There are few things more exciting than the sights and sounds of an A-10 Warthog. The behemoth aircraft has been the friend to infantrymen in many different combat zones, and the fight against ISIS is no exception.
While drones may play a big role in bombing insurgent locations, very little compares to the devastating strafing runs of the A-10. The video begins with the pilot spotting fighters on the ground, and unleashing a devastating barrage of fire from the planes 30MM cannon as it strafes the target.
The video also details some cool specifications on the A-10, and gives the viewer a deeper understanding of the future of the mighty warplane. But don’t worry just yet, the plane has been revamped to last for years to come, with many more fights ahead of it.
Check out a video of the A-10 blasting ISIS forces from above.
The A-10 Thunderbolt II 30 mm GAU-8/A Avenger autocannon is one of the most powerful aircraft cannons ever flown. The GAU-8 is a hydraulically driven seven-barrel Gatling-type cannon designed specifically for the anti-tank role, firing large depleted uranium armor-piercing shells with a high rate of fire of 65 or 70 rounds per second, or a fixed rate of 3,900 rounds per minute. It’s accurate enough to place 80 percent of its shots within a 40-feet diameter circle from 4,000 feet while in flight. In other words, it’s one of the most powerful guns ever put in the air that fires incredibly destructive ammunition at a mind-numbing speed while mortally accurate.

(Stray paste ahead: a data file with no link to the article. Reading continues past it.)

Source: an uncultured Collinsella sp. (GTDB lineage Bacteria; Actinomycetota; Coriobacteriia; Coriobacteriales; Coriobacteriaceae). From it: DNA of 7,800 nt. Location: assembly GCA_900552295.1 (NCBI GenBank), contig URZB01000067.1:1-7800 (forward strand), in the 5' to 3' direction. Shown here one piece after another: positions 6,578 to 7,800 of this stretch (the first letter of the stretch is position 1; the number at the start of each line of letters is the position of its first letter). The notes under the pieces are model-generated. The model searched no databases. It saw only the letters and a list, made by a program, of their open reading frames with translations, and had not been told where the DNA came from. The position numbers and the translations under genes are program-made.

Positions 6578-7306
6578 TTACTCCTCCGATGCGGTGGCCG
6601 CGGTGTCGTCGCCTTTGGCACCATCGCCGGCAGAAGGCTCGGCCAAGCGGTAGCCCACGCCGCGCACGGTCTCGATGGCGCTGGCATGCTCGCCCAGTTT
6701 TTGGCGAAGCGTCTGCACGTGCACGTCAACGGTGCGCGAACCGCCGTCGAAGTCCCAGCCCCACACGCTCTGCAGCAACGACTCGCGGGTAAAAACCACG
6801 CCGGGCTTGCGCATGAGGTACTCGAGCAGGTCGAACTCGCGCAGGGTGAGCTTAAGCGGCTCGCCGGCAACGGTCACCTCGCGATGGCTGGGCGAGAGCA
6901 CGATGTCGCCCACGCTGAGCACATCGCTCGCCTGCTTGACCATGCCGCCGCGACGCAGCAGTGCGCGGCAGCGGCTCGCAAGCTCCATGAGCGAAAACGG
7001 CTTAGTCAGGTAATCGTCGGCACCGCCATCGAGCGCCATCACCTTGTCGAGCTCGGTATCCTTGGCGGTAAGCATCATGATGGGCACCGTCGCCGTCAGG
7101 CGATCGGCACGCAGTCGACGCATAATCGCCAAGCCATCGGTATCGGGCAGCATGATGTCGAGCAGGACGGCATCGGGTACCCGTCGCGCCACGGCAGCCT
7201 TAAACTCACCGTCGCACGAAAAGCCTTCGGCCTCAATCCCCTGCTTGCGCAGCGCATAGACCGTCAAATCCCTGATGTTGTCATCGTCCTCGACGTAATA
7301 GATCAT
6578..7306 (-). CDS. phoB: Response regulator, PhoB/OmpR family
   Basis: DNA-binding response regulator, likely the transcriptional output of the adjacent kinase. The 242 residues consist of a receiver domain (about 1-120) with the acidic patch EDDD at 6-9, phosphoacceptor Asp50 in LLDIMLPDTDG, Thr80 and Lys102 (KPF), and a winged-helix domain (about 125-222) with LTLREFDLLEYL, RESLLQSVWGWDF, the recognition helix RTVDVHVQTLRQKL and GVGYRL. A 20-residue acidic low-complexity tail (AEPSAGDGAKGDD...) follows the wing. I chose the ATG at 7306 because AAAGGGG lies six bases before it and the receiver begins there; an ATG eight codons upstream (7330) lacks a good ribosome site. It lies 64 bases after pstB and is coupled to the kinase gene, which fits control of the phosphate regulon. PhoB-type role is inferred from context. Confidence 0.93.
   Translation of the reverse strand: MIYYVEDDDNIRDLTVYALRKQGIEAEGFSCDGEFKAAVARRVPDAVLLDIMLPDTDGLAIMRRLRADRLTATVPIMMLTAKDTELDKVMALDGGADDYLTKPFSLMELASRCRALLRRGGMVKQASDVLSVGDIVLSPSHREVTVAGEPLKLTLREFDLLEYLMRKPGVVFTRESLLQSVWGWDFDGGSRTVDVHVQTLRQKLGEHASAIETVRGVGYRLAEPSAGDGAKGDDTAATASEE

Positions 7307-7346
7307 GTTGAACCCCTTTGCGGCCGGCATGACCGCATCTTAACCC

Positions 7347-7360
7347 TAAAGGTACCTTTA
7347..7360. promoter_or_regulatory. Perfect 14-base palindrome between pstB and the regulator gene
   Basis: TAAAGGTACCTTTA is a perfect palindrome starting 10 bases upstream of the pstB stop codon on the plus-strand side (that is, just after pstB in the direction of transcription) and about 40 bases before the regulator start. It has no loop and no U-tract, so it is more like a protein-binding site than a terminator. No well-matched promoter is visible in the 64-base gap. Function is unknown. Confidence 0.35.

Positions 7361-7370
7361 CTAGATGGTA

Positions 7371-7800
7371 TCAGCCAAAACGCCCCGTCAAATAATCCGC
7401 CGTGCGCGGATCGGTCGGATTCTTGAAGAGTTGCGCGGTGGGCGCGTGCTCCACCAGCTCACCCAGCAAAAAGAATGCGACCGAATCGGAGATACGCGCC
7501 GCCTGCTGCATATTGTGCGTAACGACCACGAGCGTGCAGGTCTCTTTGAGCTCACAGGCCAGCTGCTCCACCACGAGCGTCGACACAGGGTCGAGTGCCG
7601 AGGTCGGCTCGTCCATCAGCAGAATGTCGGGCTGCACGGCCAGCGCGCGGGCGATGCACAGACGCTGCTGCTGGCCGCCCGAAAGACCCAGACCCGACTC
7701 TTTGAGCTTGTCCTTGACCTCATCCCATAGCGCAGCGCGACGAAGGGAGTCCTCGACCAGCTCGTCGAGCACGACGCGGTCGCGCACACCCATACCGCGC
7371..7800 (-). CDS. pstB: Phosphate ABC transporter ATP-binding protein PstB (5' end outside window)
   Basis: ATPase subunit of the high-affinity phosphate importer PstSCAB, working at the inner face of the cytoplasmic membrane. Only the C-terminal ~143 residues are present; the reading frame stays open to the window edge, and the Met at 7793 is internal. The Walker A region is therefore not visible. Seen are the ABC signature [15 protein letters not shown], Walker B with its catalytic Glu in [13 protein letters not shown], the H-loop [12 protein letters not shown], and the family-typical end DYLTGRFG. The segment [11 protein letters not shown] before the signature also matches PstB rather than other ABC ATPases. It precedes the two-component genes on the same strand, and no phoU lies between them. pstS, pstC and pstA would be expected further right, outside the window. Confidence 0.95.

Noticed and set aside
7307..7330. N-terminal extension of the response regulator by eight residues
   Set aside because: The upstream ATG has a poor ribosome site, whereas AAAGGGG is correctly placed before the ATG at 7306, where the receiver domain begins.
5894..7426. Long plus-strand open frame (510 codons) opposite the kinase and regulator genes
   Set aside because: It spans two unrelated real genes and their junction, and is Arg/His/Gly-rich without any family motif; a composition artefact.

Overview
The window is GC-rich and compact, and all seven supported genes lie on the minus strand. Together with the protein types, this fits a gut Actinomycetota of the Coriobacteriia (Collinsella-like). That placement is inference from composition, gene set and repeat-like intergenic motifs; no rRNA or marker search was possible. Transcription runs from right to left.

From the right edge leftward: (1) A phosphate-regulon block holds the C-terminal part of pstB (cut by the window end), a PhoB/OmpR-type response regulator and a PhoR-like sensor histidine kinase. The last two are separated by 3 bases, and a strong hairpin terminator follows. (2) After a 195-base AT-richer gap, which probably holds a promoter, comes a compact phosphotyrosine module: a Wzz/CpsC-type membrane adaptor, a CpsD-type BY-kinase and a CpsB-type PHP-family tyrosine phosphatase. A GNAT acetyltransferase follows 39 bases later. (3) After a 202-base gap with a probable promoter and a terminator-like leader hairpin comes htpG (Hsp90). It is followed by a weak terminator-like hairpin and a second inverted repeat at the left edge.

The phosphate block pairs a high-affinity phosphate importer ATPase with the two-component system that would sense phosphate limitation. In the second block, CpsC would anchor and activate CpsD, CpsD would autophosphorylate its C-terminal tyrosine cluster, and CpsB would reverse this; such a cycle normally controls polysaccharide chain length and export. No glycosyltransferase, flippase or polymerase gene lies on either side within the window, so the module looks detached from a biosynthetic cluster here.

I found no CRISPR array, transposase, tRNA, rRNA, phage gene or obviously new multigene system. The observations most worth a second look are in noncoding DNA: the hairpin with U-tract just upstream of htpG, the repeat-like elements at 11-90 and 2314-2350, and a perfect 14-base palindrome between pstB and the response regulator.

The A-10 Thunderbolt II is among one of the most beloved aircraft in the United States military. It was developed by Fairchild-Republic for the United States Air Force and designed for close air support of ground troops. It has been in the service for more than 40 years as it entered the United States Air Force in 1976.
The A-10 has served in during Operation Desert Storm, the United States’ intervention against Iraq’s invasion of Kuwait, and multiple conflicts in the Middle East, most recently in the fight against ISIS in Iraq and Syria.
The A-10’s service has been extended by several years due to a number of upgrades and wing replacements. The Air Force plans to keep in the A-10 in service for at least five more years despite efforts to phase it out. Air Force leaders said several A-10 squadrons will have to be retired unless they can receive new wing replacements.